On the other hand, I really like the "write an Ask" advice from So You're Saying These Are Pants?. You may find that while you're trying to explain the circumstances to a third party that isn't familiar with your situation, it becomes abundantly clear that you are emotionally attached to one or more of the options for reasons that don't make sense. I actually just did this last night - wrote a lengthy Ask about a personal situation, and realized that I knew the advice I'd give myself and I was pretty sure that it was good advice. When you make a pro/con list you often bake assumptions into the pros and cons that you don't even notice. When you explain your choices to a stranger, in writing, knowing that you will have very few opportunities to roll into the thread with additional information or clarifications, you have to really put all your cards on the table and encounter the facts as they are.
posted by town of cats at 10:27 PM on December 14, 2015 [7 favorites]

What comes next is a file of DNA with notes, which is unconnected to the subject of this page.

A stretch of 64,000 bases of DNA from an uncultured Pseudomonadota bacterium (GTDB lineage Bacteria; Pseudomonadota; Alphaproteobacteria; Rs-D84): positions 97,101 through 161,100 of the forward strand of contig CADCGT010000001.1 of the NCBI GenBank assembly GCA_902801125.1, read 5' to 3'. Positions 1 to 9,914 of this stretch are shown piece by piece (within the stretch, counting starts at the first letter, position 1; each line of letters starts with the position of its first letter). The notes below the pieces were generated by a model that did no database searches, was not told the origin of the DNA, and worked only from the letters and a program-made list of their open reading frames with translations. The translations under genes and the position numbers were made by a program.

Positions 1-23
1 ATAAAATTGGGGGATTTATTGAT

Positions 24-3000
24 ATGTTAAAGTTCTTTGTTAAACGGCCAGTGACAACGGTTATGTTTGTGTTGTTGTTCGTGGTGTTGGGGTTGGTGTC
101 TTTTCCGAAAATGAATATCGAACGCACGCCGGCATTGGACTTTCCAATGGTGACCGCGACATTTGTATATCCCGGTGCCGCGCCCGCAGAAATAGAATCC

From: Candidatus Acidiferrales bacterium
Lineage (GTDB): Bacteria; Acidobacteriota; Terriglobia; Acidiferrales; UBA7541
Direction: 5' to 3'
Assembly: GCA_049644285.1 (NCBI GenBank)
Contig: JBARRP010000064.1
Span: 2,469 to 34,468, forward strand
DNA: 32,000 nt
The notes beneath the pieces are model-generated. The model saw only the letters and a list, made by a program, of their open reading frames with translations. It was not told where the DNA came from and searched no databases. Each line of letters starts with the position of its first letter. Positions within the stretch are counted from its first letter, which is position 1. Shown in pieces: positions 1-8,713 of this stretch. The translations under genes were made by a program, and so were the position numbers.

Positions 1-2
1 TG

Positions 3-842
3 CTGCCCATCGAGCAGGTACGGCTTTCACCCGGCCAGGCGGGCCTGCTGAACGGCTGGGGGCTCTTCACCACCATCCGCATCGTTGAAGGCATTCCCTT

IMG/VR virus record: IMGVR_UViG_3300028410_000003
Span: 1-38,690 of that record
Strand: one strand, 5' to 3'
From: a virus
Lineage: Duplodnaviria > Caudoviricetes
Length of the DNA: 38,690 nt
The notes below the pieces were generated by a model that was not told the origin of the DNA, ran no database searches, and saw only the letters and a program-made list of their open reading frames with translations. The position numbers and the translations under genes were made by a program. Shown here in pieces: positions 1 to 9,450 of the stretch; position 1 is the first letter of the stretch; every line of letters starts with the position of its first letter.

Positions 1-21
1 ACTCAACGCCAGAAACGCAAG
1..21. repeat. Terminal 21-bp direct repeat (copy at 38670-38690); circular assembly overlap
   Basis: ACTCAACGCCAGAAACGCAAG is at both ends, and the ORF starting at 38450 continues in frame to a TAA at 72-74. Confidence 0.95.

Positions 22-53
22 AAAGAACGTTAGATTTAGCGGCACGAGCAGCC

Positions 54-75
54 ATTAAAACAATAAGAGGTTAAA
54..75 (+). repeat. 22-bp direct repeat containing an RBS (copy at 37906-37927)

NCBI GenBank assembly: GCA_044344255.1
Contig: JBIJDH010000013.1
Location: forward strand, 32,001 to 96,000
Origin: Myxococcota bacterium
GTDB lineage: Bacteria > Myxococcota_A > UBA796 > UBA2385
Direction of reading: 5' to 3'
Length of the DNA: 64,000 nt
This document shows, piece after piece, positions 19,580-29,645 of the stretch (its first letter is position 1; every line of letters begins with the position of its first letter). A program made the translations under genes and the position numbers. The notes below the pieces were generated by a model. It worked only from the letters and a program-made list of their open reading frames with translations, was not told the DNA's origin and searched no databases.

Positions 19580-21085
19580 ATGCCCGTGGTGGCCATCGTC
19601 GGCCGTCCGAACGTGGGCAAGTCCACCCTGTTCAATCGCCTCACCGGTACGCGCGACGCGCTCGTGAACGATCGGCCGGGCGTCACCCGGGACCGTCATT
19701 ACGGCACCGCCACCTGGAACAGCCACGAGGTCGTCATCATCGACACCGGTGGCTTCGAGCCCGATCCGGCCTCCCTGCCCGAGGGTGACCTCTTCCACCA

I should add, just to make it even more useful: make it an anonymous Ask. Then it's a big old hassle to add anything to the thread at all. That makes it even more key to make sure you've really thought it through in your writeup and covered all the bases.

If you find you still don't know what to do, you have your Ask all ready to go and we'll figure it out for you :)
posted by town of cats at 10:30 PM on December 14, 2015 [1 favorite]

I always try to make the decision that I will regret the least later.
posted by telegraph at 4:58 AM on December 15, 2015

Discuss the fuck out of it with all of your friends. See if anyone brings any new insights to the table. Then make the best decision you can, with the information you have, and move forward.

Understand that even the most thoroughly thought out decisions can end up being bad. That's okay, it's part of life, you take your lumps and you move on.

People make decisions based on fear of regret, rather than hope of reward. Move towards something that excites you, even if it turns to shit later, you can say you gave it a try.
posted by Ruthless Bunny at 5:34 AM on December 15, 2015

Sit down and make a Ben Franklin Balance Sheet. Works every time for me.
posted by raisingsand at 7:41 AM on December 15, 2015 [1 favorite]

"I thought about a paperweight on my desk that reads , 'What would you attempt to do if you knew you could not fail?' I pushed that question out of my head to make room for a new question.... 'What’s worth doing even if I fail?'" - Brene Brown, Daring Greatly